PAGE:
Lake Chala, also known as Lake Challa, is a crater lake that straddles the border between Kenya and Tanzania. The lake formed approximately 250,000 years ago. The lake is east of Mount Kilimanjaro, 8 kilometres (5.0 mi) north of Taveta, Kenya, and 55 kilometres (34 mi) east of Moshi, Tanzania. The lake is surrounded by a steep crater rim with a maximum height of 170 metres (560 ft).
|Location||Straddles the border between Kenya and Tanzania in east Africa|
|Catchment area||1.38 to 1.43 square kilometres (0.53 to 0.55 sq mi)|
|Surface area||4.2 square kilometres (1.6 sq mi):215|
4.5 square kilometres (1.7 sq mi)
|Max. depth||98 metres (322 ft)|
|Surface elevation||880 metres (2,890 ft):215|
Lake Chala's average annual rainfall is about 565 millimetres (22.2 in).:215 The lake surface has an average annual evaporation of near 1,735 millimetres (68.3 in). Approximately 80 percent of the lake's inflow comes from groundwater, which is derived mostly from rainfall in the montane forest zone of Mount Kilimanjaro at an elevation of 1,800 to 2,800 metres (5,900 to 9,200 ft). It takes about 3 months for groundwater to reach the lake.:221 The groundwater flowed into the lake at an estimated annual volume of 8,390,000 cubic metres (296,000,000 cu ft) from 1964 through 1977.
The only native fish in this lake is the Lake Chala tilapia (Oreochromis hunteri), which is found nowhere else in the world. It is considered critically endangered by the IUCN, and now greatly outnumbered by other tilapia species that have been introduced to Lake Chala.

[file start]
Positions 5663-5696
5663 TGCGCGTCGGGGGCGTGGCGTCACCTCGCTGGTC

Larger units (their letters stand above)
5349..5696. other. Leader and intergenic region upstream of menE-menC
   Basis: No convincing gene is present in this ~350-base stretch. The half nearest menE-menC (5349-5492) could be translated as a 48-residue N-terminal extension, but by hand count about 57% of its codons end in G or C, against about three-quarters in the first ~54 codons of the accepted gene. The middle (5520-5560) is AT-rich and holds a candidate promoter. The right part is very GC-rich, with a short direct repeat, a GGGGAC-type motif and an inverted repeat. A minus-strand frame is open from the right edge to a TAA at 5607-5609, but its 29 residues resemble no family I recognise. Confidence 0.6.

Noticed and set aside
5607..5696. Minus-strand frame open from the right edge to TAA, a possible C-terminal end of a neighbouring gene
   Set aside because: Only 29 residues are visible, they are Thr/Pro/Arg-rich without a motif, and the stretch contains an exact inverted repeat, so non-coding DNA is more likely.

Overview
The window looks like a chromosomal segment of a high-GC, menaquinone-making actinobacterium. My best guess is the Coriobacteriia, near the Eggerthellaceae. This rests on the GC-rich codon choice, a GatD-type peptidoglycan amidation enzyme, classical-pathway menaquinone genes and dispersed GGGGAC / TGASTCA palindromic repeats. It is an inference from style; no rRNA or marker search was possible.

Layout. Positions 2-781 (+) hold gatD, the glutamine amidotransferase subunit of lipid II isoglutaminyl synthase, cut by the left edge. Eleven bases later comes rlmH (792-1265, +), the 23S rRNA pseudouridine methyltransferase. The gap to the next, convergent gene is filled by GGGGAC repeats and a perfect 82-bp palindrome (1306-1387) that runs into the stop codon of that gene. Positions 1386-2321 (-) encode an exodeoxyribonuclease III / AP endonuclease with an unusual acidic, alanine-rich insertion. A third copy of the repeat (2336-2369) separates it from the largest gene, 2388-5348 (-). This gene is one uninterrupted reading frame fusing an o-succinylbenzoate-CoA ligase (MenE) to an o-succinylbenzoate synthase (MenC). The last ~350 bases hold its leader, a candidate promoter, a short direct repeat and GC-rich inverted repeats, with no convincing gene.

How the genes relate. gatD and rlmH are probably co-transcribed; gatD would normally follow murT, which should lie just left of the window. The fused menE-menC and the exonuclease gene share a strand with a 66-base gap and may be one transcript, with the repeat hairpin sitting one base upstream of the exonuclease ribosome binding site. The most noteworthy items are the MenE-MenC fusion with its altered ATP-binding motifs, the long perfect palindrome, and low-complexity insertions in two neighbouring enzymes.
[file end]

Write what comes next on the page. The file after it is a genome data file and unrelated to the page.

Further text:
An 18 year old British woman was killed in 2002 by a relatively small Nile crocodile while swimming at night in the lake. A few days later, the Kenya Police Service said that the lake was "infested" with crocodiles while the Kenya Wildlife Service said, "Crocodiles are found in Lake Chala and it is not regarded as safe to swim at all."
|Wikimedia Commons has media related to Lake Chala.|
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- "Oreochromis hunteri". fishbase.org. Retrieved 25 June 2018.
- Dieleman, J.; M. Muschick; W.D. Nyingi; D. Verschuren (2019). "Species integrity and origin of Oreochromis hunteri (Pisces: Cichlidae), endemic to crater Lake Chala (Kenya–Tanzania)". Hydrobiologia. 832 (1): 269–282. doi:10.1007/s10750-018-3570-7.
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- Volkman, John K.; Smittenberg, Rienk H. (2017), "Lipid Biomarkers as Organic Geochemical Proxies for the Paleoenvironmental Reconstruction of Estuarine Environments", Applications of Paleoenvironmental Techniques in Estuarine Studies, Springer Netherlands, pp. 173–212, ISBN 978-94-024-0988-8, retrieved 2020-05-30
- Adrian Blomfield (14 March 2002). "British girl 'killed by rare dwarf crocodile'". The Daily Telegraph. London. Retrieved 25 June 2018.
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